Definition for FLOW'ER

FLOW'ER, n. [Fr. fleur; Sp. flor; It. fiore; Basque, lora; W. flur, bloom; fluraw, to bloom, to be bright; L. flos, floris, a flower; floreo, to blossom. See Flourish.]

  1. In botany, that part of a plant which contains the organs of fructification, with their coverings. A flower, when complete, consists of a calyx, corol, stamen, and pistil; but the essential parts are the anther and pistil, which are sufficient to constitute a flower, either together in hermaphrodite flowers, or separate in male and female flowers. Martyn. Milne.
  2. In vulgar acceptation, a blossom or flower is the flower-bud of a plant, when the petals are expanded; open petals being considered as the principal thing in constituting a flower. But in botany, the petals are now considered as a finer sort of covering, and not at all necessary to constitute a flower. Milne.
  3. The early part of life, or rather of manhood; the prime; youthful vigor; youth; as, the flower of age or of life.
  4. The best or finest part of a thing; the most valuable part. The most active and vigorous part of an army are called the flower of the troops. Young, vigorous and brave men, are called the flower of a nation. Addison.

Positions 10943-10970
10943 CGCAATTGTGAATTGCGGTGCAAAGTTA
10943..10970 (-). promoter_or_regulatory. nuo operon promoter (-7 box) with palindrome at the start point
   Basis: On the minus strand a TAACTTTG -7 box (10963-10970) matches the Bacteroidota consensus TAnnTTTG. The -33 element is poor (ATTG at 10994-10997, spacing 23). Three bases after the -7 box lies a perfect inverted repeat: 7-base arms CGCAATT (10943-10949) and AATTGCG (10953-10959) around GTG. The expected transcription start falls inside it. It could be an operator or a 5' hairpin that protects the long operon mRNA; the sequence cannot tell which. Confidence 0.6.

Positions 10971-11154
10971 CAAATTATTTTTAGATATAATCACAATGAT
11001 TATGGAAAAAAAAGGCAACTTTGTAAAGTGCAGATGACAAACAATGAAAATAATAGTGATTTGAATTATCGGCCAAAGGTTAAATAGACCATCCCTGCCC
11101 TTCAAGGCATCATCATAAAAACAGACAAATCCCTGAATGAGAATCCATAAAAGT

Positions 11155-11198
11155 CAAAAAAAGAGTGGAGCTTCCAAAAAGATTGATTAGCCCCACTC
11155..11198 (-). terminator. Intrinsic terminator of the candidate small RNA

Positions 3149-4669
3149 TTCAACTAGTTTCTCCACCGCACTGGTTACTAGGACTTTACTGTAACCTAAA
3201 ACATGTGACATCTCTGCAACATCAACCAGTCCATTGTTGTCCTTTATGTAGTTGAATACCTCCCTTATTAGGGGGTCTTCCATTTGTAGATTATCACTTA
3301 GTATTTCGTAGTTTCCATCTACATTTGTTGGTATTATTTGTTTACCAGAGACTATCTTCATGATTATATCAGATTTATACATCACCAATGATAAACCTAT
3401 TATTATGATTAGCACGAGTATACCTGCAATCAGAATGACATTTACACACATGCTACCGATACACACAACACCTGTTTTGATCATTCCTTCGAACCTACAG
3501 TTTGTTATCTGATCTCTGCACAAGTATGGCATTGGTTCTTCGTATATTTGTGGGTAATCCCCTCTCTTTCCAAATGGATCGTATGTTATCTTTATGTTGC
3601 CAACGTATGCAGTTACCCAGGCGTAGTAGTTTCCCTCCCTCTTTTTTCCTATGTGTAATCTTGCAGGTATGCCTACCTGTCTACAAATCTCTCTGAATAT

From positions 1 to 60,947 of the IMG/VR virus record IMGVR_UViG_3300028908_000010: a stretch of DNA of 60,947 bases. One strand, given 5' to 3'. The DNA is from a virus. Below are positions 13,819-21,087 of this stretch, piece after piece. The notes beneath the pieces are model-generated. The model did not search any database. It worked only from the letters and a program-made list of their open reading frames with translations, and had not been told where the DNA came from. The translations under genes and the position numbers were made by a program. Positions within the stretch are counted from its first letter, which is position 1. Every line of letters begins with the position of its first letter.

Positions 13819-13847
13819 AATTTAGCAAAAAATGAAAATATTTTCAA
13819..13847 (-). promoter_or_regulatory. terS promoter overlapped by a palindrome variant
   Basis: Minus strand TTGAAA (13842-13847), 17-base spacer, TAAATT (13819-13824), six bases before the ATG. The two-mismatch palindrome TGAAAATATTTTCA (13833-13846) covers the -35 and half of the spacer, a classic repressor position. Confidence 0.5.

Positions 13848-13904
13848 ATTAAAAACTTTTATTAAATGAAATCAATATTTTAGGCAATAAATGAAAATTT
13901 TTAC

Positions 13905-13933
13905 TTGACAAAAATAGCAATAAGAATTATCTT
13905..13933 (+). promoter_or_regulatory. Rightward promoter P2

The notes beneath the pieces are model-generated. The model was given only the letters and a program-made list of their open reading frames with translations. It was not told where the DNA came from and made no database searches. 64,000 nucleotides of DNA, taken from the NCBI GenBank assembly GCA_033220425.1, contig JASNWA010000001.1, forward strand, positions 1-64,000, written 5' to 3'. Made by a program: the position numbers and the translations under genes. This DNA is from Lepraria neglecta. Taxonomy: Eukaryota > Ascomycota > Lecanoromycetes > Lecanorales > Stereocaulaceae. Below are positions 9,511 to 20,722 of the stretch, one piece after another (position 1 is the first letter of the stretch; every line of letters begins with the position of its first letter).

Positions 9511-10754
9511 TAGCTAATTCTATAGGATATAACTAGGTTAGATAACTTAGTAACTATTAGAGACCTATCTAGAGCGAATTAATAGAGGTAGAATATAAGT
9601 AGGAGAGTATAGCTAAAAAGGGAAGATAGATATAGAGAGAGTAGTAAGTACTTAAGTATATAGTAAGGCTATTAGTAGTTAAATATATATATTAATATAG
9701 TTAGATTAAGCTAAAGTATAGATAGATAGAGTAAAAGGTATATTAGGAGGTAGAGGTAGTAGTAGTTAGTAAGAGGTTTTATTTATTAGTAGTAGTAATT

5. The finest part; the essence. The choice and flower of all things profitable the Psalms do more briefly contain. Hooker.
  6. He or that which is most distinguished for any thing valuable. We say, the youth are the flower of the country.
  7. The finest part of grain pulverized. In this sense, it is now always written flour, – which see. Flowers, in chimistry, fine particles of bodies, especially when raised by fire in sublimation, and adhering to the heads of vessels in the form of a powder or mealy substance; as, the flowers of sulphur. Encyc. A substance, somewhat similar, formed spontaneously, is called efflorescence. #2. In rhetoric, figures and ornaments of discourse or composition. #3. Menstrual discharges.

Return to page 78 of the letter “F”.